New for 2000 is the replacement of the 5.2L engine with the 4.7L engine and a lighter, yet stronger, front axle. The Durango SLT Plus we tested had a 4.7L engine, a 46RE four-speed automatic trans, and a part-time NP231 transfer case. A full-time transfer case is optional.
The Durango drove nice and was easy to handle, although we did find the ride just a bit rough, particularly over stretches of asphalt highways. The leather interior was comfy and there's plenty of leg- and headroom in the front and second row seats. Dodge heard our calls about leaving a lever to engage the transfer case (yeah!) and even revised it for easier operation. Since the vehicle already has a console, however, we'd like to see the tranny shifter relocated from the steering column down to the floor.
As for flexibility, the second row of seats collapses, allowing you to fit lots inside. It has an impressive tow rating of 5,750 pounds. So with the optional third-row seat, you can take seven of your buddies with you and haul a boat that will hold everyone.
Specs Manufacturer: DodgeModel: 2000 Durango 4x4 SLT PlusBase Price: $27,975Price as Tested: $31,740
Options Tested: Customer Preferred Package 26G: power six-way driver seat, roof rack, fog lamps, floor console, front and rear floor mats, body color bumpers; SLT Plus Decor package: leather seats, overhead console, security group, AM/FM/cassette/CD/equalizer, steering-wheel mounted audio controls, 31x10.50R15 all-season tires, 15x8 aluminum wheels, fender flares, auto day/night mirrors, woodgrain accents
Engine: 4.7L V-8Transmission: R44E 4-speed automaticTransfer Case: part-time NP231Front Suspension: IFSRear Suspension: Chrysler 811/44 solid axleAxle Gear Ratio: 3.55:1
Political & Environmental Beat*DaimlerChrysler and, more recently, Ford bailed on involvement with the Global Climate Coalition, which opposed a global-warming treaty. GM is still a part of the coalition.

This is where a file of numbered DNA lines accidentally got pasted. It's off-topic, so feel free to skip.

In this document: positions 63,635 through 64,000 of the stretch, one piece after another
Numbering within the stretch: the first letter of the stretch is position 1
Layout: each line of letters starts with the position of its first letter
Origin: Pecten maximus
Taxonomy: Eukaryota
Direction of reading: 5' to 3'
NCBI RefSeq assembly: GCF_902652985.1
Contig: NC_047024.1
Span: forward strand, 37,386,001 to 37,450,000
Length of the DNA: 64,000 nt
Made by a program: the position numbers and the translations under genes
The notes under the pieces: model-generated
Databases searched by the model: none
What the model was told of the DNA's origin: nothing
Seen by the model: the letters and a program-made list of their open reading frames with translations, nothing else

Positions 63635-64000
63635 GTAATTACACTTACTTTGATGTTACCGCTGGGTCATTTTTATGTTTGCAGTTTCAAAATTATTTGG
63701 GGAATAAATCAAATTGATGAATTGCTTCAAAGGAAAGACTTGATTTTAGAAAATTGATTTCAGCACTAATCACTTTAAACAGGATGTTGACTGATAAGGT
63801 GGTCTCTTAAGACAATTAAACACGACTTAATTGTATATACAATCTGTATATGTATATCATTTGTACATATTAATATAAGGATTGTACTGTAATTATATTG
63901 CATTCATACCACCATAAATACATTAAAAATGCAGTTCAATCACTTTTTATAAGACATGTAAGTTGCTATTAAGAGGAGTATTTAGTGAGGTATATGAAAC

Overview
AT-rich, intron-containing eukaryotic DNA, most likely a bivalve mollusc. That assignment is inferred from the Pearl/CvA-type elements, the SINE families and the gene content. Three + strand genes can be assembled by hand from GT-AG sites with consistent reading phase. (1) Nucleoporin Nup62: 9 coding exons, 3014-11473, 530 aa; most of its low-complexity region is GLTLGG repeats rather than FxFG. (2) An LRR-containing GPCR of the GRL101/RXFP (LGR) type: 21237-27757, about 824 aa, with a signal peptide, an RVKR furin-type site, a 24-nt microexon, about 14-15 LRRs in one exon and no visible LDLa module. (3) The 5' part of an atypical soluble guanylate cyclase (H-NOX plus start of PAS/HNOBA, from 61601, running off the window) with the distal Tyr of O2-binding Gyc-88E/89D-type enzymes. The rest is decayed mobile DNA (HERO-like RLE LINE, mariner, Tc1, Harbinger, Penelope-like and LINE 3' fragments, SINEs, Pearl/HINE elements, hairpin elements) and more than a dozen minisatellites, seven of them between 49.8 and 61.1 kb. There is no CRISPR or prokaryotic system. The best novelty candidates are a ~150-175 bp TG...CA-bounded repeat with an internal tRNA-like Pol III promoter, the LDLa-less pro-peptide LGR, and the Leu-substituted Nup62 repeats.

*DaimlerChrysler, Ford, and General Motors are receiving kudos from the U.S. Environmental Protection Agency Region 5 for their efforts to eliminate PCBs (a group of toxic chemicals) from the environment. It's part of the Great Lakes Bi-national Toxics Strategy, in which the companies were challenged to voluntarily reduce PCBs in electrical equipment by 90 percent in 2006, as well as to have a better handle on disposing and controlling PCBs so they aren't accidentally released into the Great Lakes Basin.
*Legislation has now been enacted in the District of Columbia to permit the optional display of vintage year-of-manufacture license plates instead of D.C. Historic Motor Vehicle license plates on historic vehicles.
*United Four Wheel Drive Associations has filed a lawsuit against the U.S. Forest Service for closing logging roads used by ORV enthusiasts. The Forest Service is expected to issue a transportation rule that will use the latest technology available to decide where, when, and how often to build, close, and destroy roads. Because this rule covers road engineering, you're encouraged to let the Forest Service know what you think about the permanent ban. For a sample letter, go to www.wi4wda.org/carlaboucher/index.html.
*The Australian Outback was named one of the 50 wonders of the world by National Geographic.
*Brooklyn has a new law that fines cell phone users who are talking while driving. Hands-free chat is OK if both hands are on the wheel, and an emergency situation is also an exception.
*It looks like the National Highway Traffic Safety Administration will add brake ratings to its list of crash safety tests, which already includes side, front, and rear impact ratings.
*The U.S. Department of Transportation is requiring that the 20-year-old mandatory rollover warning labels in SUVs be made brighter and more prominent.
To voice your support of or objection to a cause, visit Congress.org, a Web site that will help you contact your state rep. You can also check out the Bureau of Land Management (www.blm.gov) for information on this land that's your land.